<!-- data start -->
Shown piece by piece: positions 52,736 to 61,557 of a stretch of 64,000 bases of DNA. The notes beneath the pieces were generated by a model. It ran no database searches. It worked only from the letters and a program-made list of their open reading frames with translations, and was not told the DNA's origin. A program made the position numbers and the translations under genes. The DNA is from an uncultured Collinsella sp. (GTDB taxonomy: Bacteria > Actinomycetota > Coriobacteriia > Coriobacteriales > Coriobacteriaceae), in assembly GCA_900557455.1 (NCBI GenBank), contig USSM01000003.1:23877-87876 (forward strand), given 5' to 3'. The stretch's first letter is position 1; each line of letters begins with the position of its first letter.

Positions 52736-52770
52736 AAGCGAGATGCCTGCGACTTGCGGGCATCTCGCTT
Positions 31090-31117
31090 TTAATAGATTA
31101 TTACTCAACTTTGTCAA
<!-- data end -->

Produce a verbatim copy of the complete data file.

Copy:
Shown piece by piece: positions 52,736 to 61,557 of a stretch of 64,000 bases of DNA. The notes beneath the pieces were generated by a model. It ran no database searches. It worked only from the letters and a program-made list of their open reading frames with translations, and was not told the DNA's origin. A program made the position numbers and the translations under genes. The DNA is from an uncultured Collinsella sp. (GTDB taxonomy: Bacteria > Actinomycetota > Coriobacteriia > Coriobacteriales > Coriobacteriaceae), in assembly GCA_900557455.1 (NCBI GenBank), contig USSM01000003.1:23877-87876 (forward strand), given 5' to 3'. The stretch's first letter is position 1; each line of letters begins with the position of its first letter.

Positions 52736-52770
52736 AAGCGAGATGCCTGCGACTTGCGGGCATCTCGCTT
Positions 31090-31117
31090 TTAATAGATTA
31101 TTACTCAACTTTGTCAA